AUSTIN – In honor of the 4th of July and the signing of the Declaration of Independence, here is how some of the new textbooks in Texas teach this fundamental document in our nation’s founding:
Can we officially change the wording of the Declaration of Independence to fit modern language? One textbook seems to be doing this already.
Perfection Learning: Basic Principles of American Government, which is up for adoption for high school courses in Texas, reads:
The word Jefferson used, the word that generations of Americans once read and memorized from the original document, is “unalienable.” While both words are accepted in English today, inalienable is far more common, and thus it is a common mistake to assume Jefferson used it. Yet, we do not need to perpetuate this mistake with faulty educational material. Better yet, how about the students just learn the Declaration straight from the primary source?
If we can’t alter the wording of the Declaration to fit our beliefs, can we alter the meaning? One textbook tries to.
Perfection Learning: Basic Principles of American Government (again) tries to remake the Declaration of Independence, this time through faulty interpretation. The textbook reads:
The textbook is referring to the line in the Declaration that reads, “Governments are instituted among Men, deriving their just powers from the consent of the governed.” Clearly, the two lines have different meanings. Jefferson never wrote about government “ruling” the people and he never referred to “rights” of the government. Rights belong to the people. Government has power, which is derived from the consent of the governed.
One textbook argues that the colonists actually wanted the king to COME PROTECT them.
A Discovery Education textbook proposed for adoption for 8th grade in Texas quotes the Declaration of Independence and then immediately teaches that the quote means something it does not.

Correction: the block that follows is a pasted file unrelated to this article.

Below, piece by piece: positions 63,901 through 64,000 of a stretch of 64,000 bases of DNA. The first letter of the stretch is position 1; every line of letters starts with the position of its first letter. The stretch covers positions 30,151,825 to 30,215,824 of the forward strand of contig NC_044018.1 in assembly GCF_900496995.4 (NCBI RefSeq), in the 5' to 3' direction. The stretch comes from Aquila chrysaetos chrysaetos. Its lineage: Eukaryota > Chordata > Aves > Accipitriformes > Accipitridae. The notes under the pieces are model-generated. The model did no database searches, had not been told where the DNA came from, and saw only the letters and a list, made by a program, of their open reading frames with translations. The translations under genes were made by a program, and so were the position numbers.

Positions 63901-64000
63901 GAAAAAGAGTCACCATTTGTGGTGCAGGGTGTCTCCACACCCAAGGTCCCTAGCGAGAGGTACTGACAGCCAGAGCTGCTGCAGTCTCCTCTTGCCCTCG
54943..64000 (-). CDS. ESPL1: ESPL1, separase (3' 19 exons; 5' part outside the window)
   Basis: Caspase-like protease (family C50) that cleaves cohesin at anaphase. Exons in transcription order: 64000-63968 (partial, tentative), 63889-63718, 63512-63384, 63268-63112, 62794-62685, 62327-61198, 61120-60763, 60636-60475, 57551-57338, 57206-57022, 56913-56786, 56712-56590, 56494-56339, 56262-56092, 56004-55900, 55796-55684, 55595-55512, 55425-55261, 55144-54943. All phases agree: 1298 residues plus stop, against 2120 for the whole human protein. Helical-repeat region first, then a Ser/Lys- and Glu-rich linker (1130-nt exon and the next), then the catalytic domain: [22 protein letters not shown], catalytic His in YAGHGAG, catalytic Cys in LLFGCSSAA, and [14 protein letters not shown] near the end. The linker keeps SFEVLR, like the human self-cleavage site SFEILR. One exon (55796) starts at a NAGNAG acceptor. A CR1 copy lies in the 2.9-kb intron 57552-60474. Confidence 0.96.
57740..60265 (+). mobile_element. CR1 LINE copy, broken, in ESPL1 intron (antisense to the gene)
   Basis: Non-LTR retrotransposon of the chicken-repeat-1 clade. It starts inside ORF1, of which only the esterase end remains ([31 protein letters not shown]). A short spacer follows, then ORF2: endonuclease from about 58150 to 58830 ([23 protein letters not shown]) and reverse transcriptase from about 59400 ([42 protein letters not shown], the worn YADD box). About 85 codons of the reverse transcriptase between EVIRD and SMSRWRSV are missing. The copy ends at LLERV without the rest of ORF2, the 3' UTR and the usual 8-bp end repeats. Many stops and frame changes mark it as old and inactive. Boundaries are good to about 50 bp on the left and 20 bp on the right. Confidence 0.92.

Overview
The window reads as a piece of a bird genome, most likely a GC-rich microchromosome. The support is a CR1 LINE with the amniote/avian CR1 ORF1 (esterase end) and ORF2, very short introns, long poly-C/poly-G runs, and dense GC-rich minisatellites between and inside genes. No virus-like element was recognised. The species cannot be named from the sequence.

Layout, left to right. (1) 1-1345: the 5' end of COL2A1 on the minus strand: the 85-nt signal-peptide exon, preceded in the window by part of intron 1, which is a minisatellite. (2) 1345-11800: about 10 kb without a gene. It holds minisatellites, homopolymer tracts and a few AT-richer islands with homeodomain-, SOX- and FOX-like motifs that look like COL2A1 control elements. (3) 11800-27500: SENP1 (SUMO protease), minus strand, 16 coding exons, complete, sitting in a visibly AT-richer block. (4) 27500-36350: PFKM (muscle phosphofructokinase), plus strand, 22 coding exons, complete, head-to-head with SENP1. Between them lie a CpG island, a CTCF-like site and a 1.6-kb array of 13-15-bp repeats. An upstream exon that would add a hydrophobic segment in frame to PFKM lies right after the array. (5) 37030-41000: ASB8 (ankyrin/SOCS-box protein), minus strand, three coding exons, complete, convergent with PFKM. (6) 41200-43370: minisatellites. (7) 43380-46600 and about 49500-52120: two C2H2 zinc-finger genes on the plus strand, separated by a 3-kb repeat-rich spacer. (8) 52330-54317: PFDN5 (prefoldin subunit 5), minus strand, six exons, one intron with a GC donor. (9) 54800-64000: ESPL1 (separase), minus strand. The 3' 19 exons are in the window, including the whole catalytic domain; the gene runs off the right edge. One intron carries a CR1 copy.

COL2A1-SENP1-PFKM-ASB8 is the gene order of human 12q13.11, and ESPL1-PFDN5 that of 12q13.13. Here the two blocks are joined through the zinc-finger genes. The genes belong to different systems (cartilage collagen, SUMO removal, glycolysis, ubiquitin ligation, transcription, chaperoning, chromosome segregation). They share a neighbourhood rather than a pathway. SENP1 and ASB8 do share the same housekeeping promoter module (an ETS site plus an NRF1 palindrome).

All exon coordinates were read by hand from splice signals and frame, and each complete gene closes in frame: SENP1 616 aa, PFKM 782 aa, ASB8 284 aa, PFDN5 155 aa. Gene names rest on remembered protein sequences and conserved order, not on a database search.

The text falsely teaches that the colonists were aggrieved because the King somehow failed to protect their individual rights. In fact, their grievances were all related to his direct usurpation of their rights. The colonists were not arguing that the king should have protected them from some third party; they were arguing that he should have left them to live as they wanted and as they believed they had a right to live. They wanted less interference and control by the King, not more. This inaccurate explanation by the textbook throws the reasoning behind the Revolution upside down. Students who read this text will not understand the colonists’ feelings during the Revolution.
Why can’t students just read the Declaration of Independence in the original? Surely an 8th grader can do better than this!
Over the next several months, Verity Educate will be highlighting some of the major errors and inaccuracies we find in the textbooks up for adoption in Texas. Over 5 million students in Texas will use the textbooks the Texas State Board of Education approves and millions more around the country will be impacted, as publishers offer these same books across the country. Follow us on twitter and like us on Facebook to receive more updates.
Authored by Ellen R. Wald, Ph.D., executive director of Verity Educate
Images courtesy Verity Educate.